It's easy to say "he just doesn't understand."
However, it's hard to disagree with a lot of what Bob Segarini has been blogging about the last three weeks in his columns "When Radio and Records Ruled" in Canada's "FYI."
Tragically, the great arbiters of taste, the men and women of radio and records who listened for us and chose the music we were exposed to, are no longer in place to help us separate the wheat from the chaff, the good, from the bad, and the ugly. These long respected and trusted ears are no longer there, and current dictates from on high to assure a consistent and familiar sound relies more on focus groups, computer analysis, and format restrictions. Even the voices of the fans no longer reach the ears of the people in charge, and the ears that did listen to the listeners have been sadly (and wrongly) dismissed.
The legacy and import of radio and records will always be remembered fondly by those of us that grew up with them, but I am doubtful if it will ever rise to those heights again. Even so, there may be surprises ahead.
Only time will tell.
I like to hope that some courageous ones still exist in the country format on both sides of the promotion/programming job divide and I would even start to name names and radio stations if I wasn't fearful that I'd forget to mention someone.
It's time for a rebound, isn't it?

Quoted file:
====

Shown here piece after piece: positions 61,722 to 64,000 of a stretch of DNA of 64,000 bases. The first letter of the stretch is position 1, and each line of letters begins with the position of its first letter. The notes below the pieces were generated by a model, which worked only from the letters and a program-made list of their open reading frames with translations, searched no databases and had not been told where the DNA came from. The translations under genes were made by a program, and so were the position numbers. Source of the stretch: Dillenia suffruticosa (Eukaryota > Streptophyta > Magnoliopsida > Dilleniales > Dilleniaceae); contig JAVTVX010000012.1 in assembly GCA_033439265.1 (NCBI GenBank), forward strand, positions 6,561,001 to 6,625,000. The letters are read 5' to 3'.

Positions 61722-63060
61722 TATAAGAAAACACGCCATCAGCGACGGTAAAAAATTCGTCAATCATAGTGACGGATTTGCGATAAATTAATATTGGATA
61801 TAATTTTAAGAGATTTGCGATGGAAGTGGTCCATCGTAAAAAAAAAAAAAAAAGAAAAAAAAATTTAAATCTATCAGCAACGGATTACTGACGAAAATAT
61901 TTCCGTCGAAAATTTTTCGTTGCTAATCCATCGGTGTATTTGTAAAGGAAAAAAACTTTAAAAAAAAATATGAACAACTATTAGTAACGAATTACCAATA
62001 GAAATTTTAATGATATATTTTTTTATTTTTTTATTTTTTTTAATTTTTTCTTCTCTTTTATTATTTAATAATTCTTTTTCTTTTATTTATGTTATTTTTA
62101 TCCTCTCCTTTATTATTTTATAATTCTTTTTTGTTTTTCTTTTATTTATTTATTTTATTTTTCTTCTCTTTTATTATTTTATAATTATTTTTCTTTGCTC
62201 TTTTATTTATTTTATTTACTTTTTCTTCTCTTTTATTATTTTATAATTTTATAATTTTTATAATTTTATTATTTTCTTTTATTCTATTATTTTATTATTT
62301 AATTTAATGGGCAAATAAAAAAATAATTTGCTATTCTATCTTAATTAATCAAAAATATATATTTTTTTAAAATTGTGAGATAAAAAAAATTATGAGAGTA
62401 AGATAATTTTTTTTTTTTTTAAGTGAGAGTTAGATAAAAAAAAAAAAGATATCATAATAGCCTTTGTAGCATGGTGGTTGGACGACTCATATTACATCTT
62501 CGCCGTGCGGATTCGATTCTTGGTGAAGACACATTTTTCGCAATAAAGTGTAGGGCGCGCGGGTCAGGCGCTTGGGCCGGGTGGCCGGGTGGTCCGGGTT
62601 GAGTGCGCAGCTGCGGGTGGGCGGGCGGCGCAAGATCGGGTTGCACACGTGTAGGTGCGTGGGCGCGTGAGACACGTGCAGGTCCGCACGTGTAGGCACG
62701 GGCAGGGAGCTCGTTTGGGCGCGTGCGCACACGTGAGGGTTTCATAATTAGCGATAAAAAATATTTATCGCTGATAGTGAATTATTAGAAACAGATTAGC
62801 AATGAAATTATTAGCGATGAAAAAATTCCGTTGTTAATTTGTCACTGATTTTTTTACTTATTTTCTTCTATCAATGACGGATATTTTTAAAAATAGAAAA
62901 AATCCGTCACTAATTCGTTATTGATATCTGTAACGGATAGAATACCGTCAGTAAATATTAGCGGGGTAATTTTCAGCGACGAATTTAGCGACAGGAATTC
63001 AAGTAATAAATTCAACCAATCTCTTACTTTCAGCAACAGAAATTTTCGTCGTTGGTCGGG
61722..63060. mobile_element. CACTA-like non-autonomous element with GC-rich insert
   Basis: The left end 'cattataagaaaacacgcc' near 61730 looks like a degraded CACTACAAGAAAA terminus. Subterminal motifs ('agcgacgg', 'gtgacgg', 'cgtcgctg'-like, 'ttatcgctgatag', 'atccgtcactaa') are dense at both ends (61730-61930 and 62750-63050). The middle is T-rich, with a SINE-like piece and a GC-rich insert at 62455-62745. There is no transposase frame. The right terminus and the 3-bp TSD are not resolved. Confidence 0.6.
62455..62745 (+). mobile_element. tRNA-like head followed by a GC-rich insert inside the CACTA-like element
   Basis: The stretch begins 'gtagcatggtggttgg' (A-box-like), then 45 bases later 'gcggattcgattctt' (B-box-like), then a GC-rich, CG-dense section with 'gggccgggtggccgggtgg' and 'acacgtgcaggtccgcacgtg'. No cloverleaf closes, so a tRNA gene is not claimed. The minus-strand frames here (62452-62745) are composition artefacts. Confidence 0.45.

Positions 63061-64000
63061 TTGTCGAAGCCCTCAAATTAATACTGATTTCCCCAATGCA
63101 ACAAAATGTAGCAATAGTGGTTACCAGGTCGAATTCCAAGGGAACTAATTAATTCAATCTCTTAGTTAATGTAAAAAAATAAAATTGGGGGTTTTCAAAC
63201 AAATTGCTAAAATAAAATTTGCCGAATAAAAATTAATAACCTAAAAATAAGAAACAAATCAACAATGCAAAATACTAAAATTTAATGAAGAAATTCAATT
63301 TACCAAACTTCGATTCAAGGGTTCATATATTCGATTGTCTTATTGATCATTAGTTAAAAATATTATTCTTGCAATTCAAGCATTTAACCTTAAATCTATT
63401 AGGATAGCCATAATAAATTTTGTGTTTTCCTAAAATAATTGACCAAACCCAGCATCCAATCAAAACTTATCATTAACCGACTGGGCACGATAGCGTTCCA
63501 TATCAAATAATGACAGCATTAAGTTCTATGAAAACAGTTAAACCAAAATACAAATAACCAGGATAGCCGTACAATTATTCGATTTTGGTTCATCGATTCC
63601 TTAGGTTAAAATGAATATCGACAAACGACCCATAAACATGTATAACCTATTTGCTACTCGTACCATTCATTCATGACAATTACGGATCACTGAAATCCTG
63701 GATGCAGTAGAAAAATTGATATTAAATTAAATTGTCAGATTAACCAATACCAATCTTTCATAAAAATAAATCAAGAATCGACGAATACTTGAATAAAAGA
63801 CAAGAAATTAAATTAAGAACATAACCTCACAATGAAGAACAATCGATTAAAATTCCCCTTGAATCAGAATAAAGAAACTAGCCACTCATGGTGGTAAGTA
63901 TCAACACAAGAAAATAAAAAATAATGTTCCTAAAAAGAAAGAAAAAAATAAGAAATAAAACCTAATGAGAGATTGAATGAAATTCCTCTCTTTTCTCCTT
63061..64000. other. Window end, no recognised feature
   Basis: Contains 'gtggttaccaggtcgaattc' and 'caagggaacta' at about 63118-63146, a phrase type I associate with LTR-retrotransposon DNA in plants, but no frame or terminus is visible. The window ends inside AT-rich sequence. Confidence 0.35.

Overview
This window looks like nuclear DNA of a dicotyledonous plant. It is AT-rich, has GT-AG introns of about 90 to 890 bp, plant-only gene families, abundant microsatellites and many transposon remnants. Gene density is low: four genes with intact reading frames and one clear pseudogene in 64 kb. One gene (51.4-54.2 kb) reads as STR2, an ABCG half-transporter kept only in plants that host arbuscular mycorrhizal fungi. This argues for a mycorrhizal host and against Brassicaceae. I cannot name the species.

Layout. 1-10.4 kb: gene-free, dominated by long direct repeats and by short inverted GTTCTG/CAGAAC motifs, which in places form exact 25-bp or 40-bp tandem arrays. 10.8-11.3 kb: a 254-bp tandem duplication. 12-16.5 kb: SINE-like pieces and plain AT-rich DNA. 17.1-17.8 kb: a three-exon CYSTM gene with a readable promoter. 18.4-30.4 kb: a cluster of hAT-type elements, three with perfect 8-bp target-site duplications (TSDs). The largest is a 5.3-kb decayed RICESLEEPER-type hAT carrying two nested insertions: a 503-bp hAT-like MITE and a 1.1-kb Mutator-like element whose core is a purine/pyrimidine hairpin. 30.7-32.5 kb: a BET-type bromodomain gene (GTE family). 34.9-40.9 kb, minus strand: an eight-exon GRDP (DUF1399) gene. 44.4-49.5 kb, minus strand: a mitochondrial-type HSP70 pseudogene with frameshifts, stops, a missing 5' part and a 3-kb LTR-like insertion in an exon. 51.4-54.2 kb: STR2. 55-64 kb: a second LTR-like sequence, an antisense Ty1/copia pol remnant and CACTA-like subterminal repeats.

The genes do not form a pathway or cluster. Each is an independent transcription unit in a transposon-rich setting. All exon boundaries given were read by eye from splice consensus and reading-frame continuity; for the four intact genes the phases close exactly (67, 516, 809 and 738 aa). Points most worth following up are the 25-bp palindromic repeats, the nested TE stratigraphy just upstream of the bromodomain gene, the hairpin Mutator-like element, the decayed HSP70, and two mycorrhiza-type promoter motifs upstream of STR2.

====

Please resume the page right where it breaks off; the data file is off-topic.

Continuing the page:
Some stations are doing particularly well right now in the latest trends. I think those are the ones worth studying, while listening with an open mind to what is exciting the folks we want to spend more time on their FM and AM radios. That is, and always has been, a powerful catapult
Bob's entire series is online, grit your teeth, know that whether you're in records or radio, it's gonna hurt a bit, you won't agree with everything, but you'll have to admit that there's a lot of truthful perspective in Seg's views.
The Rock Files: When Radio and Records Ruled the World Part 17: What happened, and The Epilogue. Part 16 and links to 1-15 can be found here.
PS: “The Iceman” Segarini was in the bands The Family Tree, Roxy, The Wackers, The Dudes, and The Segarini Band and nominated for a Juno for production in 1978. He also hosted “Late Great Movies” on CITY TV, was a producer of Much Music, and an on-air personality on CHUM FM, Q107, SIRIUS Sat/Rad’s Iceberg 95, (now 85), and now provides content for radiothatdoesntsuck.com with RadioZombie, The Iceage, and PsychShack. Along with the love of his life, Jade (Pie) Dunlop, (who hosts and writes “I’ve Heard That Song Before” on RTDS), continues to write, make music, and record.